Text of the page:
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Double Vision - Make it a Natural Move
Andrew Hall

The natural moves that you make to 'settle' your lower body and throw a ball mirror exactly the moves you want to encourage in your swing.

Lower body sets it all up

Winding and unwinding your upper body over the resistance of the knees and hips is the key to repeating a solid swing. Working as a sort of suspension unit, the knees and thighs not only stabilise but harmonise the moves that you make, blending the swing for impact.

Talk to a good player and he will stress the importance of what is known as the 'transition', the gear shift that turns the backswing into a downswing. Watch good players in action and you will see this is initiated by the lower body as the momentum is reversed and the weight flows across towards the target. In other words, the transition works from the ground up - not the other way around.

If you have ever skimmed stones across a lake or thrown a ball with this sidearm action (as I am demonstrating on the far right in this picture), there is every chance that you have engineered this natural 'release' without even thinking about the mechanics involved. Having wound up your backswing, turning away from your target and shifting your weight across on to the right side, this subtle action in the lower body 'settles' your weight back towards the target, making way for the natural release of the right arm and right hand through the throw.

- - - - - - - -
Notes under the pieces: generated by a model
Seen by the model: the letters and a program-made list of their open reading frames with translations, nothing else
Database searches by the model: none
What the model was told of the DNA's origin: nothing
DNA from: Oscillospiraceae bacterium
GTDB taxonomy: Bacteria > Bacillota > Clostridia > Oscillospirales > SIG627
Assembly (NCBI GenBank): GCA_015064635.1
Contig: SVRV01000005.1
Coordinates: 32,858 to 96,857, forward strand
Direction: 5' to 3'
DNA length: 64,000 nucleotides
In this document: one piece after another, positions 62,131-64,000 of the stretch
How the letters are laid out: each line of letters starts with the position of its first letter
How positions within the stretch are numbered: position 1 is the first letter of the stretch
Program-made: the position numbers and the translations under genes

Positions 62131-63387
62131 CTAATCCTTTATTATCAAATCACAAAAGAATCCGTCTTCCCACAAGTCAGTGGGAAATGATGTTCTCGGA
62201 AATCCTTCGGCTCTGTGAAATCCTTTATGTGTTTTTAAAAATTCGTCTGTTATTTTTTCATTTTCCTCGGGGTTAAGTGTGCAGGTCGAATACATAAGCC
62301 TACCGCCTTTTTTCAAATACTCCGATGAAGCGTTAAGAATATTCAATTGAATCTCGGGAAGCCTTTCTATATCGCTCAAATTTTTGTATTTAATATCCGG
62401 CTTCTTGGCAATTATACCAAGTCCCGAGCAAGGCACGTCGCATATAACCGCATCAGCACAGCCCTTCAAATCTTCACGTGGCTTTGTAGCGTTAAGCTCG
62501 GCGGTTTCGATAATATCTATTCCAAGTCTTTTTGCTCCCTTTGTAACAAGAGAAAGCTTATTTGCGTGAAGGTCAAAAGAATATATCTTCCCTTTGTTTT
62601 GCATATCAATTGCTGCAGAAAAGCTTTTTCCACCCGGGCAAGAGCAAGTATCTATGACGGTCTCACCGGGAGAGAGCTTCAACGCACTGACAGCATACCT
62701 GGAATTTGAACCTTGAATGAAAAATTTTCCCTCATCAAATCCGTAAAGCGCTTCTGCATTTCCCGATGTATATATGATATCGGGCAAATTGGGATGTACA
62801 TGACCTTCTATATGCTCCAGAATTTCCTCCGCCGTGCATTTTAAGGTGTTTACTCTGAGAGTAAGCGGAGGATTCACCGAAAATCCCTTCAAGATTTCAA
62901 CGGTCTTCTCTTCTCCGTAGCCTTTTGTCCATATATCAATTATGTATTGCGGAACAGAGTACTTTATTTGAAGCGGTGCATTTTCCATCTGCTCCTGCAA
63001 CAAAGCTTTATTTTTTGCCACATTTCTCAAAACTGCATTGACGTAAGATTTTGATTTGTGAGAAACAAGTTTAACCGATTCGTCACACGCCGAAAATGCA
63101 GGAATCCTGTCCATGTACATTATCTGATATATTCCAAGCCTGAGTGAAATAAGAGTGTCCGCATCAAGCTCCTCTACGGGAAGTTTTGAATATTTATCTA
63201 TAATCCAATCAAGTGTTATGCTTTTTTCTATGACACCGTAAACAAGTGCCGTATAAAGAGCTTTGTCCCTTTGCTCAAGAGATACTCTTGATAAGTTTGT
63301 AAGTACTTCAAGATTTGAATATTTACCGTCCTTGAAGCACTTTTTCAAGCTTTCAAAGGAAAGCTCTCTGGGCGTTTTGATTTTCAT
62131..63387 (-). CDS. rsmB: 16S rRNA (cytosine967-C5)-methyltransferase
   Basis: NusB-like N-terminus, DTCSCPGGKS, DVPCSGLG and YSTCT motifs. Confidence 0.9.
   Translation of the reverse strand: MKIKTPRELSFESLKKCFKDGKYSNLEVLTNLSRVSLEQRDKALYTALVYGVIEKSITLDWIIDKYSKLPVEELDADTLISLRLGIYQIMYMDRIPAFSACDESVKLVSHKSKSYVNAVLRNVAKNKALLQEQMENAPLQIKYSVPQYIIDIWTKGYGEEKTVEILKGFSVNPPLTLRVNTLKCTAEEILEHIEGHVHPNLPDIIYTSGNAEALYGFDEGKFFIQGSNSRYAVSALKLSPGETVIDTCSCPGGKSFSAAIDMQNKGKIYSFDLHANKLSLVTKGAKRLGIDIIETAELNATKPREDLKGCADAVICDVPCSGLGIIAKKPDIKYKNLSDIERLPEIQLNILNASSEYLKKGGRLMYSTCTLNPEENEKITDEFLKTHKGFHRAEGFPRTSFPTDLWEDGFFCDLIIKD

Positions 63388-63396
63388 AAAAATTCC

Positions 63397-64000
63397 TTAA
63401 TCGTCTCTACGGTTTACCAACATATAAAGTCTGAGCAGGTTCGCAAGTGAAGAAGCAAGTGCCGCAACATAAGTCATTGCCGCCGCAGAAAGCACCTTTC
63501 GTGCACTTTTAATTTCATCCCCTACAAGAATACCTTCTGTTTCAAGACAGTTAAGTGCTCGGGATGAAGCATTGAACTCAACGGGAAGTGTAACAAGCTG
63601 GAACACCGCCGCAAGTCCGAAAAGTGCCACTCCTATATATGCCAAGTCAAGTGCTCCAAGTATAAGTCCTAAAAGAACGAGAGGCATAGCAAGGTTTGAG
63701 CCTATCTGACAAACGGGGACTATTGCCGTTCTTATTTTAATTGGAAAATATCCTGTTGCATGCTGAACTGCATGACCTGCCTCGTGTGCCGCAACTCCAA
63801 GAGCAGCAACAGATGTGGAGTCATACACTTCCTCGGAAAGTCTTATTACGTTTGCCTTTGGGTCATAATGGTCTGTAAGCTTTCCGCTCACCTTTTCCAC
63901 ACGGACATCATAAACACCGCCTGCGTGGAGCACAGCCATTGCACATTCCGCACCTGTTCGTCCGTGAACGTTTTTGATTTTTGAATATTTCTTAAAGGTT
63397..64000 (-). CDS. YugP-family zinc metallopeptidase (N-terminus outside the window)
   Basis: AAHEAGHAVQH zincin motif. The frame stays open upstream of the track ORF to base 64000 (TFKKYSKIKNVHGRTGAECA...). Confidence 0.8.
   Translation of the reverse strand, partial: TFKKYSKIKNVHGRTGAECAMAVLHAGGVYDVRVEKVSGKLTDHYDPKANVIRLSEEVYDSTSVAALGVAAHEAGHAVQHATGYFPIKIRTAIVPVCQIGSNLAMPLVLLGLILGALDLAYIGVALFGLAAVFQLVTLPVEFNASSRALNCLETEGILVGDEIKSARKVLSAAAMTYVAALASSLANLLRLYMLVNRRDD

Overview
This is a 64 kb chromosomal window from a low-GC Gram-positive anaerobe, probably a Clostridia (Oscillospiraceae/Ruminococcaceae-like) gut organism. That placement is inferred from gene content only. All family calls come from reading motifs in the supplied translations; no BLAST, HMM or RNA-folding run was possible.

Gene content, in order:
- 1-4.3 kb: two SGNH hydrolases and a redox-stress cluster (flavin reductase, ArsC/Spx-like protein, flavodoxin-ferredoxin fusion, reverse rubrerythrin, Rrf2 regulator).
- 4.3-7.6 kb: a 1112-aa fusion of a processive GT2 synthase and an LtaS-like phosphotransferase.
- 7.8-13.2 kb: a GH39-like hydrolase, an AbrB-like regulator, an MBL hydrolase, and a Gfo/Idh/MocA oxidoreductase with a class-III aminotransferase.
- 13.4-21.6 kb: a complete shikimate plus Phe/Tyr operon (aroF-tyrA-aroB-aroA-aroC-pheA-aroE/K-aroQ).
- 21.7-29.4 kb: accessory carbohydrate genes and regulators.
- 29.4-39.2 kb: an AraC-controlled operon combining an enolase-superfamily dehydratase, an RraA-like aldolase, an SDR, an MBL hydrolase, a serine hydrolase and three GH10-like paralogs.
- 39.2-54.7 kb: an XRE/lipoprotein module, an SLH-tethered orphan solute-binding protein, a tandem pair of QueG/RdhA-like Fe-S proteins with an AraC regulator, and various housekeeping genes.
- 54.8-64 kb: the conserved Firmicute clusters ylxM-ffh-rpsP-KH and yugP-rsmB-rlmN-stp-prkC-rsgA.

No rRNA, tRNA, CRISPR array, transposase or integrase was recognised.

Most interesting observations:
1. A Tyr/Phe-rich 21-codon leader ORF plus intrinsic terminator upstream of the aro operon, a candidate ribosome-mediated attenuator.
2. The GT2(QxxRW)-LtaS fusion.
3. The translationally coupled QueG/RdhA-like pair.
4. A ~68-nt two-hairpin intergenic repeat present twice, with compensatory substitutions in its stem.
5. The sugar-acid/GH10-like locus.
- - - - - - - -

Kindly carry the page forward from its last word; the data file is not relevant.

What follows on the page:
So it is in the golf swing. Look at the similarity in these two positions: the transition settles the lower body and provides the athletic base on which the upper body can now unwind and accelerate the arms and the hands through impact.

The better you negotiate this transition, the better and more efficient your swing will be in terms of utilising centrifugal force and generating clubhead speed. Bear this in mind when you next play or practise - or the next time you find yourself out for a stroll by a lake. Throw a few balls/skim a few stones and get a sense of the way in which your lower body paves the way for the upper body to unwind.

The big danger is that you rush things from the top, throwing your right shoulder forward in a classic 'over-the-top' move that leads to a slice. Instead, try to let things unfold naturally from the ground up. Feel that your weight flows back towards the target and then pick up on that momentum as you enjoy the freedom of freewheeling the whole of your right side through the ball to the finish.

Believe it or not, the more slowly you negotiate this transition, the more speed you will have at your disposal when it matters.

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Reproduced with kind permission of Golf International Magazine

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